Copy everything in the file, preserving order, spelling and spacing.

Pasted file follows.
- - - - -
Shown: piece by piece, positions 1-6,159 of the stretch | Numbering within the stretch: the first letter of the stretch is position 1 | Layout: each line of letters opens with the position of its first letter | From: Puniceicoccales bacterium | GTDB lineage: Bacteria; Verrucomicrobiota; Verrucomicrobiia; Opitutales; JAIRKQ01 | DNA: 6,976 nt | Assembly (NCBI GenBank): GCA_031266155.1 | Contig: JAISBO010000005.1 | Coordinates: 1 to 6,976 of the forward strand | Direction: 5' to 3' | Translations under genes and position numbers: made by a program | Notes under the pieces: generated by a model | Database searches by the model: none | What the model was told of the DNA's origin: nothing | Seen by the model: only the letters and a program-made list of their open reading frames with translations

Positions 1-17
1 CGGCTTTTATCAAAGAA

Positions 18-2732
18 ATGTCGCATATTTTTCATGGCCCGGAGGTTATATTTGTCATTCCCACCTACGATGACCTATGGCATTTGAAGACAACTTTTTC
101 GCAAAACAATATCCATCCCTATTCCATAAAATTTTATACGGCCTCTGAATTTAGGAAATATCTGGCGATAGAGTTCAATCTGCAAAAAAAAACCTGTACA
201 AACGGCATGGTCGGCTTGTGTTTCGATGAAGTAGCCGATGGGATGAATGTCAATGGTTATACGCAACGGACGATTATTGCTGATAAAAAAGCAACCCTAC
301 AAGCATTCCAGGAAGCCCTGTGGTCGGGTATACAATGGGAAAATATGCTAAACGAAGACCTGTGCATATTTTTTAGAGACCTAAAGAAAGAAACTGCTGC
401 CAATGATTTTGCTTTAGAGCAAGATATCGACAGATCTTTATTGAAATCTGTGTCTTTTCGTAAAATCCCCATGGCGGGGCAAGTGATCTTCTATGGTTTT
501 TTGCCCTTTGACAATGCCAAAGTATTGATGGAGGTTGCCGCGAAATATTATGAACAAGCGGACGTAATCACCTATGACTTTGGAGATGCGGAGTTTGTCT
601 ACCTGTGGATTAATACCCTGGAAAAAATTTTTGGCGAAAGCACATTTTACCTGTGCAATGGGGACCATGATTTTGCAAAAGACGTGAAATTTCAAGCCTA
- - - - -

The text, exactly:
Shown: piece by piece, positions 1-6,159 of the stretch | Numbering within the stretch: the first letter of the stretch is position 1 | Layout: each line of letters opens with the position of its first letter | From: Puniceicoccales bacterium | GTDB lineage: Bacteria; Verrucomicrobiota; Verrucomicrobiia; Opitutales; JAIRKQ01 | DNA: 6,976 nt | Assembly (NCBI GenBank): GCA_031266155.1 | Contig: JAISBO010000005.1 | Coordinates: 1 to 6,976 of the forward strand | Direction: 5' to 3' | Translations under genes and position numbers: made by a program | Notes under the pieces: generated by a model | Database searches by the model: none | What the model was told of the DNA's origin: nothing | Seen by the model: only the letters and a program-made list of their open reading frames with translations

Positions 1-17
1 CGGCTTTTATCAAAGAA

Positions 18-2732
18 ATGTCGCATATTTTTCATGGCCCGGAGGTTATATTTGTCATTCCCACCTACGATGACCTATGGCATTTGAAGACAACTTTTTC
101 GCAAAACAATATCCATCCCTATTCCATAAAATTTTATACGGCCTCTGAATTTAGGAAATATCTGGCGATAGAGTTCAATCTGCAAAAAAAAACCTGTACA
201 AACGGCATGGTCGGCTTGTGTTTCGATGAAGTAGCCGATGGGATGAATGTCAATGGTTATACGCAACGGACGATTATTGCTGATAAAAAAGCAACCCTAC
301 AAGCATTCCAGGAAGCCCTGTGGTCGGGTATACAATGGGAAAATATGCTAAACGAAGACCTGTGCATATTTTTTAGAGACCTAAAGAAAGAAACTGCTGC
401 CAATGATTTTGCTTTAGAGCAAGATATCGACAGATCTTTATTGAAATCTGTGTCTTTTCGTAAAATCCCCATGGCGGGGCAAGTGATCTTCTATGGTTTT
501 TTGCCCTTTGACAATGCCAAAGTATTGATGGAGGTTGCCGCGAAATATTATGAACAAGCGGACGTAATCACCTATGACTTTGGAGATGCGGAGTTTGTCT
601 ACCTGTGGATTAATACCCTGGAAAAAATTTTTGGCGAAAGCACATTTTACCTGTGCAATGGGGACCATGATTTTGCAAAAGACGTGAAATTTCAAGCCTA